there  are positions that basically leads  to  the draw,in tournaments where high prizes are at stake sometimes  strong players agree to play draw even  only  aftera handful of movesfor  fear of getting  zero point, others  do not  when they believe they  can beat each other.if  theres  a  familiarization and  bonding  between  the  two players the game  might  also  be  arranged  to  a  desired  result  whoever comes  to  the top., to the  detriment of other  qualifying  player.chess is  a  fight  to  win not for  draw but  stalemate  happens  also  and is  unavoidable  when not  seen.

  • 3 years ago

    bpjones

    I mean, really. Look at the guy's picture.

  • 3 years ago

    bpjones

    Seriously, it's chess.

    Chess is boring and filled with nerds. Hot girls don't bang chess nerds.

    Eliminating draws won't get players any more poontang - therefore, it won't get chess any more fame.

    Case closed.

  • 3 years ago

    silvershadow2

    Lets make it this way:

    WIN = 1.0 pt

    draw= 0.0 pt

    LOSS=0.0 pt

    either swiss system or round robin I think it may lessen the game being drawn as you can see there's no more value for getting a draw. players will opt to play for a win if they want to get on top in the tournament.

  • 3 years ago

    thendcomes

    This guy's letter is so logically flawed, I don't think anyone should take it seriously. How do you even make an excuse for such an idiotic comparison?

    Tennis is popular because it's an athletic sport with fast-paced action and the only barriers to enjoying it are knowing the very simple rules of the game. Chess is not any of those things. It's a board game. Standard time controls are incredibly slow-paced and the barriers to enjoying it include understanding the rules, strategy, openings, etc. 

    Poker, especially Texas Hold-Em, would be a more reasonable comparison, but even then, poker is much more aligned for mass appeal. It is fast paced, with "moves" coming every few seconds. It's usually played in groups instead of 1v1. It's much more psychological, which in turn makes the learning curve much more moderate, and thus accessible to many more people.

    To suggest that chess can be as popular as poker simply because they are both non-athletic sports is awfully ignorant.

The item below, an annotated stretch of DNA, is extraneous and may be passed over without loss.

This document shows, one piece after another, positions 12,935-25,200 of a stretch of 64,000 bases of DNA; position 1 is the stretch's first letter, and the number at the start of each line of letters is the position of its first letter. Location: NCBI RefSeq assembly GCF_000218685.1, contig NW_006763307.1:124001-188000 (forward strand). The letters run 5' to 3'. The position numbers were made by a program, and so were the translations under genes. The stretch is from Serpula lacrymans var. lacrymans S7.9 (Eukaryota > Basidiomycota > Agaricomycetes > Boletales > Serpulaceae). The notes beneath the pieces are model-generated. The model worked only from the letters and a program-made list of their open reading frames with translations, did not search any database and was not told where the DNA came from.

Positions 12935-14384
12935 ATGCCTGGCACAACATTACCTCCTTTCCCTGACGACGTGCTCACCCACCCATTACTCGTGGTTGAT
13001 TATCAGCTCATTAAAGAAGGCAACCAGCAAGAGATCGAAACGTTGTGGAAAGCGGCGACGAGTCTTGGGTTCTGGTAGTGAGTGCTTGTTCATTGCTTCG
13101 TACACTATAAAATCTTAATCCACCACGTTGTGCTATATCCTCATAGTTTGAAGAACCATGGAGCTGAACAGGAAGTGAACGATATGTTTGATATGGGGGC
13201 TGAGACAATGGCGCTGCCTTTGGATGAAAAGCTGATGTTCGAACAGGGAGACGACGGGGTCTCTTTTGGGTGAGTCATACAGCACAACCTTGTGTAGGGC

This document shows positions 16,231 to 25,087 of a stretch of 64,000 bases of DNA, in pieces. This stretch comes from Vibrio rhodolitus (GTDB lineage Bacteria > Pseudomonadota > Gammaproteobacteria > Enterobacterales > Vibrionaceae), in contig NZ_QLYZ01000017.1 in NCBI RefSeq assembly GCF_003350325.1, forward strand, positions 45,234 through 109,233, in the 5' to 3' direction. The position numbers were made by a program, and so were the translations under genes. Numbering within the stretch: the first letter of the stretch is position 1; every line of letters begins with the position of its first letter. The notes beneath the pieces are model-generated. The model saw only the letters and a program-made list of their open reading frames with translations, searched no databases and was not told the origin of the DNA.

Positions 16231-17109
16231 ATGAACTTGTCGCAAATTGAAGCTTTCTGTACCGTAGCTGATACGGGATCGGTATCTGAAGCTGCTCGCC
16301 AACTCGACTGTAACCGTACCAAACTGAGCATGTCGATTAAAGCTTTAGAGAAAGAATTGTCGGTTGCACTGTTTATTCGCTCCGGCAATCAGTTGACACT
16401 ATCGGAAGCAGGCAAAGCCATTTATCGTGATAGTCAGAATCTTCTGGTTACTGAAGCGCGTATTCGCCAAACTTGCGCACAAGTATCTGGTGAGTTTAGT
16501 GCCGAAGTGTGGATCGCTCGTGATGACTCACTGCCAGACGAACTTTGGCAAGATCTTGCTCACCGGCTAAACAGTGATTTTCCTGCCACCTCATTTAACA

• 3 years ago

    fish_food

    Peter Zhdanov seems more concerned about chess as a worthy pursuit in its own right rather than a path to money. Well done Peter.

    There was an observation made by the American master Viktor Pupols some years ago. He observed that when ever large amounts of money find their way into a sport, any sport -- it changes the sport, and usually for the worse. He was therefore skeptical of it in Chess.

    I have previously quoted Botvinnik on this idea, now here is Tal (from http://www.chesscafe.com/skittles/skittles.htm):

    Silman: What did you think of the recent Candidate matches?

    Tal: The six-game match system and gambling at Atlantic City is exactly the same. I don't consider this system to be too serious. The tiebreak with one hour, half an hour, etc., is also ridiculous.

    Only the less skilled would favor the introduction of luck into chess.

    Oh, did I mention that Kasimdzhanov is an idiot?

  • 3 years ago

    forrie

     chess can be presented very similiar to billiards where they  just give an overview of some games and show some games in more detail and then can show blitz games completely. When there is a crucial tactical move coming up they can delay the moves (with a message coming up - what do you think is the solution) so that viewer takes part in the tv programme. THen there must be a website where you can download "last nights game:

    Has anyone ever go to ESPN with a business plan?